Below is a full transcript of the video.
Welcome to today’s video, my name is Julian, one of the co-founders of TenX.
The Parity “Hack” or the Parity Attack or the Parity Wallet Malfunction is something that affected the entire ecosystem. Some companies more, some people more, some less. Fortunately, TenX did not have anything stored in a Parity multi-signature account. We are close to the Ethereum ecosystem, so this sort of affects us as well. There are many companies that we know of that are affected by this.
In this video, I want to talk about “Why did this happen, How did this happen, and what does it mean.”
Even though this is not directly related to TenX, it highlights certain thought processes with regard to security procedures and audits. While we did not know that this was possible, we did see some red flags. After the attack in June, they redeployed the Parity multi-signature feature. There were some problems, but before I go into the details, let me briefly provide some context. Ethereum has many different wallet providers. Gavin Wood, one of the original co-founders of Ethereum, is one of the people who founded the Parity project. Parity is written in Rust.
Some people attribute this to Solidity being a difficult language to code in, but I feel that one of the reasons why this occurred might be because of a lack of auditing. One important thing that I want to highlight is that Parity is not Ethereum. The challenges that plague Parity are not the challenges that Ethereum face. Currently, approximately half a million Ether, 150 million dollars, are stuck and cannot be moved.
Unless the entire Ethereum community decides to implement a hard fork and release these funds, they are lost for good. This problem does not lie with Ethereum. Parity is the one responsible for the stuck funds, and Parity is not Ethereum. Parity is a node, not Ethereum.
I feel that the ecosystem handled the situation well. Despite the problem, the price of Ethereum did not fall, but increased instead. This demonstrates the strength of the ecosystem, being able to withstand such an event.
How did this occur? Why did such a huge amount of money suddenly become stuck?
This is how it happened.
If you have a Parity multi-signature wallet, this wallet has a library that it needs to access. The library works similar to that of a smart contract. Somebody is the owner of the smart contract. The problem here was that the ownership was uninitialised. This means that there was someone who modified the contract. The person claimed ownership and deleted the library. This is what developers do. They look for bugs, they test things. Once this person deleted the library, but having the ownership, all of the wallets that require that library can no longer function. The question is, why was the smart contract not initialised?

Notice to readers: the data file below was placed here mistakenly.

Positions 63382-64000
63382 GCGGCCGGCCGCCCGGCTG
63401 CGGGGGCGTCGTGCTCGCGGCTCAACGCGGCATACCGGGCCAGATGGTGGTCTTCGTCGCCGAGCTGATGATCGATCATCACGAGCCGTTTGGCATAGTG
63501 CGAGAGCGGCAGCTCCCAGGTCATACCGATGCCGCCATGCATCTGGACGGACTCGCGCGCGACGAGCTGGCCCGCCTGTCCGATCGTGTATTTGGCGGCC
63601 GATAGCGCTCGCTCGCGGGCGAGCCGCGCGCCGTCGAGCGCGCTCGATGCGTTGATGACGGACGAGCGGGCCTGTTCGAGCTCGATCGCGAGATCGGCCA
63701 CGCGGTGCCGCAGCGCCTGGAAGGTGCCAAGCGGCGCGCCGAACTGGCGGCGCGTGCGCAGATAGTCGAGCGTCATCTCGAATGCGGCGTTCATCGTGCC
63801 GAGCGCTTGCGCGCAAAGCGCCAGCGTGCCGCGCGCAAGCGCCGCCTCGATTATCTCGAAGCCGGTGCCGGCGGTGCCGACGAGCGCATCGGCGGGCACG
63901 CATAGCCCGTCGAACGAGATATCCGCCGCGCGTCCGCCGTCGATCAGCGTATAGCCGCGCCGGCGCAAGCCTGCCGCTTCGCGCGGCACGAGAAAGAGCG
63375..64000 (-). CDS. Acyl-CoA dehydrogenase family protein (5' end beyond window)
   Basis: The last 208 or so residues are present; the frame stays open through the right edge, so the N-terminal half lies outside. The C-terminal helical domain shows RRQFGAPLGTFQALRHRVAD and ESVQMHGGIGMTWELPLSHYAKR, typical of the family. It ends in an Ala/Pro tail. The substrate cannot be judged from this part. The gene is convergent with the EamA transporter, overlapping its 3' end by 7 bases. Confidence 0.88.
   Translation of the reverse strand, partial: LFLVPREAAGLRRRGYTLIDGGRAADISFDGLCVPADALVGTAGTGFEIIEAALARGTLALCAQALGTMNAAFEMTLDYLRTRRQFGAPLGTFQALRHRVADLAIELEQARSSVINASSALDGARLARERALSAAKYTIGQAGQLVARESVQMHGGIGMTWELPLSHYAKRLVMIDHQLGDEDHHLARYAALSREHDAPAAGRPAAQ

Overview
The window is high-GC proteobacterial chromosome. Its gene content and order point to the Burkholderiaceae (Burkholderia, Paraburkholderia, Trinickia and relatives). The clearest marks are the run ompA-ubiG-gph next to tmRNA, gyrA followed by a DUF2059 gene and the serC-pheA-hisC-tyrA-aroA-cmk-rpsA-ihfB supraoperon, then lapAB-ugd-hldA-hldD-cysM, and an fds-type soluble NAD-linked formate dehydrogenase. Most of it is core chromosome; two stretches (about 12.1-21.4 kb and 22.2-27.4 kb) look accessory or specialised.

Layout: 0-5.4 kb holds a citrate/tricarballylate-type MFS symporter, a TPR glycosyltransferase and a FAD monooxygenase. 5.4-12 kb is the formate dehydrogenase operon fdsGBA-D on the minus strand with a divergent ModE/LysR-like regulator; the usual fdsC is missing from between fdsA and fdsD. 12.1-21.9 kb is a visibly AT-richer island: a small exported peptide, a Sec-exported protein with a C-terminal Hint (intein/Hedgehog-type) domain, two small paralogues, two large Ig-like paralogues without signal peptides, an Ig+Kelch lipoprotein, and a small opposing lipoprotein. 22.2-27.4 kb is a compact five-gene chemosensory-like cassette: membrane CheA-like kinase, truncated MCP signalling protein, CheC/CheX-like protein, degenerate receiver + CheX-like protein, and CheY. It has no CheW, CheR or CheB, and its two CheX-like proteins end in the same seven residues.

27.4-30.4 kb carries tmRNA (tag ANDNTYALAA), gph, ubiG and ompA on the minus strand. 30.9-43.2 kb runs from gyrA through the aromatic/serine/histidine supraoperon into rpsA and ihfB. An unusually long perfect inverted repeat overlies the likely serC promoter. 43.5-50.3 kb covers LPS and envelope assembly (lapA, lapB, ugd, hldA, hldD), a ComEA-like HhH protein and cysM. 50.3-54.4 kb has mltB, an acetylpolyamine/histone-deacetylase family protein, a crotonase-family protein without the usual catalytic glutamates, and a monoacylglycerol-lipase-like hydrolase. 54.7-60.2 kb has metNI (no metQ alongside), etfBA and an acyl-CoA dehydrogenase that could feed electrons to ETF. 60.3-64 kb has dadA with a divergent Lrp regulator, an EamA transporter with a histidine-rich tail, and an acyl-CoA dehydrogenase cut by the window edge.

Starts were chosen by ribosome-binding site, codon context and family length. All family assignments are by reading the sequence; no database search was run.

This is very similar to the event in June, where the init function was set to “1”. This meant that anybody could just claim ownership. For some weird reason, something similar is happening. All these multi-signature features are still there, but nobody can move the money anymore because the library has been killed.
What is the solution?
The solution is to implement a hard fork and undo this, similar to how the DAO happened. There has been a lot of discussion on the internet. My personal opinion, and this is not the company’s opinion, is that bad code must die. While this incident may be unfortunate, at the end of the day, we need to make sacrifice for progress to occur. I totally understand that you might support a hard fork, but where do we draw the line? For example, Swarm city lost a lot of money in June to these hackers, why should they not get their money back? In my opinion, code is law, because otherwise we do not have to be part of the blockchain ecosystem.
Bad code must die. I truly believe this. Once again, this is my personal opinion, not the company’s opinion.
Let me know in the comments below, if you agree or disagree.
Lastly, how does this affect us at TenX, and why do we do videos on topics like this?
We care because it shows that how important great developers such as Gavin Wood and the entire Parity team are necessary for the blockchain ecosystem to succeed. By the way, if you are from Parity and you know how to code in Rust, we are looking for developers. I’m just kidding. Of course we would be happy to have you because we are always looking for talented individuals.
On a more serious note, it shows how important it is as a company to have good security processes, especially in an industry like Financial Technology. You always need to be aware of the possible scenarios and reflect on the best and worst case scenarios. I think TenX has done a great job navigating such pitfalls and facing such challenges. We are really proud as a company, because we have been pushing the boundaries. Everyone will make mistakes, and I think we have done a great job limiting our mistakes.
Let me know in the comments below if you agree or disagree with me, or if you have any questions.
If you are a Rust developer, reach out to us at jobs.tenx.tech, we would love to have you on our team. This is not a hiring video by the way, I just threw that in.
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100s Million USD of Ether lost with Parity: What, Why, How?! was originally published in TenX on Medium, where people are continuing the conversation by highlighting and responding to this story.